Originally developed as a surgical scrub for use by doctors and nurses, the burgeoning uses of this pesticidal chemical have hugely expanded human and environmental exposures.  With little evidence of any actual public health benefits from such uses, FDA along with the Environmental Protection Agency (EPA) and the Consumer Product Safety Commission (CPSC) should move quickly to limit triclosan use.  Only those uses that have a demonstrable public health benefit, when weighed against potential health and environmental risks, should be allowed. Read More »

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Congrats to the Coalition for Chemical Safety on its silver medal

Richard Denison, Ph.D., is a Senior Scientist.

Congratulations are in order for a prize awarded today to the Coalition for Chemical Safety (CCS), about which I have blogged frequently over the last several months.  As reported today on the front page of the Huffington Post, CCS received second place in the coveted "Best Pranks of 2010" contest.  Quite an honor for such a new kid on the block.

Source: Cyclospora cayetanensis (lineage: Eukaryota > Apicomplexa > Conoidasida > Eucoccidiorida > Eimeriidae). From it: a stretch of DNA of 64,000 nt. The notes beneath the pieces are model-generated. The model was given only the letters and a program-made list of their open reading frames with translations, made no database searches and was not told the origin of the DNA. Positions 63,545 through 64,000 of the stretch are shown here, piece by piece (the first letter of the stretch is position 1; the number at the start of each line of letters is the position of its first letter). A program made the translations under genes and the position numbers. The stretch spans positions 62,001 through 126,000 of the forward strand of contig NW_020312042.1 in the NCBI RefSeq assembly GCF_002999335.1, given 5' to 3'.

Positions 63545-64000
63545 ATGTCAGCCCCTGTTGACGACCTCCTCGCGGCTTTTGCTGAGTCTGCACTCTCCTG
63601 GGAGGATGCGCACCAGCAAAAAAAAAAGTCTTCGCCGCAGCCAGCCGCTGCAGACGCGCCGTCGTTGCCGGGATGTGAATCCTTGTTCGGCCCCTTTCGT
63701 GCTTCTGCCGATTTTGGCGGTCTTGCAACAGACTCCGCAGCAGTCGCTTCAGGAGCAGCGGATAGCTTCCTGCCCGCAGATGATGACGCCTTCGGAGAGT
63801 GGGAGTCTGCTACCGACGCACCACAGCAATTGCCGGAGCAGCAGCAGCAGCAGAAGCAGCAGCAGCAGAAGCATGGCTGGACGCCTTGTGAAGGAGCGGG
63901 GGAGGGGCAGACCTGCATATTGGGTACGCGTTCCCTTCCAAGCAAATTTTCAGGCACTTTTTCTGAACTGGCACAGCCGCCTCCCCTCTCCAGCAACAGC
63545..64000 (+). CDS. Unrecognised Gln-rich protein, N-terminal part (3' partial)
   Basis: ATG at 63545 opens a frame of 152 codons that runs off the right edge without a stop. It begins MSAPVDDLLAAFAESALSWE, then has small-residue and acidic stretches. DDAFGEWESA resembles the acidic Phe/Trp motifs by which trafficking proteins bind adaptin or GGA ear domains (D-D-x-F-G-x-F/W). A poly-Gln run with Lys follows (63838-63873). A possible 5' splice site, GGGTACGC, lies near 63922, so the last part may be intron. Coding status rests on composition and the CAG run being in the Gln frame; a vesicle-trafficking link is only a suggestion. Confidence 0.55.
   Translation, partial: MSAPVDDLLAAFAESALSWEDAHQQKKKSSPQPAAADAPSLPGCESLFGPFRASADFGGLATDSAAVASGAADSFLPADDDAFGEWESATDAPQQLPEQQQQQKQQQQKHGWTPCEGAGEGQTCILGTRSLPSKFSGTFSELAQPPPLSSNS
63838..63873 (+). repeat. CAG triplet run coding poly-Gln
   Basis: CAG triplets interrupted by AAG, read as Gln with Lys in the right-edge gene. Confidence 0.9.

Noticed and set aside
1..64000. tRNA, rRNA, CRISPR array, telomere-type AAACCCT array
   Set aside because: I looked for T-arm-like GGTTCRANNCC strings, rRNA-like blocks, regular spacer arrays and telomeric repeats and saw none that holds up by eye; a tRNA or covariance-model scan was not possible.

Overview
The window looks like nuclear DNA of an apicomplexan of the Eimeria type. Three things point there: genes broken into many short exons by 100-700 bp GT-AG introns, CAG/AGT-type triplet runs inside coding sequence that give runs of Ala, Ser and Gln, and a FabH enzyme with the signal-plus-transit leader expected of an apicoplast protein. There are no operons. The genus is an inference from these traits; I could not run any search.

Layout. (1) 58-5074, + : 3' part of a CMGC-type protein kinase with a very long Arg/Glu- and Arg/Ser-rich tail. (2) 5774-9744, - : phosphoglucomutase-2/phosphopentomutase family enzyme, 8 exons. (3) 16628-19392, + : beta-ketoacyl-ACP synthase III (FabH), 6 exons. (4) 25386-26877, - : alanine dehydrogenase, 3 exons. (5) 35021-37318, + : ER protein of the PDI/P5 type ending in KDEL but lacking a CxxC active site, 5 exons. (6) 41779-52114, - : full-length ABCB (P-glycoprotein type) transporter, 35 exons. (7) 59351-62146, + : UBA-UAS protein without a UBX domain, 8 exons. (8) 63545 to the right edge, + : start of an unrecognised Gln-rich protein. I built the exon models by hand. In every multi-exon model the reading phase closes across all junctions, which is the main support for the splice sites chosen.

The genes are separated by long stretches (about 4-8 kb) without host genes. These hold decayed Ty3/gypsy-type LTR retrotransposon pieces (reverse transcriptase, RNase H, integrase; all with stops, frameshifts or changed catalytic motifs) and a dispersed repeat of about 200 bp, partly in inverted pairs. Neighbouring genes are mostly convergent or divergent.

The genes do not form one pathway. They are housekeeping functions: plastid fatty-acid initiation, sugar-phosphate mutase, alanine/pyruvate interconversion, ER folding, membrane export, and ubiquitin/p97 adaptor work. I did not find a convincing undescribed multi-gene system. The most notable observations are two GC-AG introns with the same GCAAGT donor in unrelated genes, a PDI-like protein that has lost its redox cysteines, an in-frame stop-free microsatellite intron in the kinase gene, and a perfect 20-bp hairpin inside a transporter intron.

The contest was judged by those intrepid faux captains of industry, the Yes Men, who know a good PR ruse when they see one.  And while this contest was an April Fool's Day special, the subterfuge continues daily at CCS' website.

Posted in Health Policy, Industry Influence / Tagged | Comments are closed

Blown away: EDF investigation of asbestos in hair dryers

Richard Denison, Ph.D., is a Senior Scientist.

On March 30, the Washington Post ran the following story:
[Clarification added 4/2/10:  I have now learned that the text below is actually a summary of two Post articles, which ran in Environment magazine (April 1979, p. 21).  Click these links for previews of the 3/29/79 and 3/30/79 Post articles, available for purchase from its archives.  Apologies for the incorrect information.]

Reporters from WRC-TV, the NBC Station in Washington, D. C., spent nine months investigating asbestos-lined hair dryers after the Consumer Product Safety Commission declined to do so.  The station, in collaboration with the Environmental Defense Fund, conducted an investigation which culminated in an uninterrupted 15-minute news segment detailing the results of their findings.  Read More »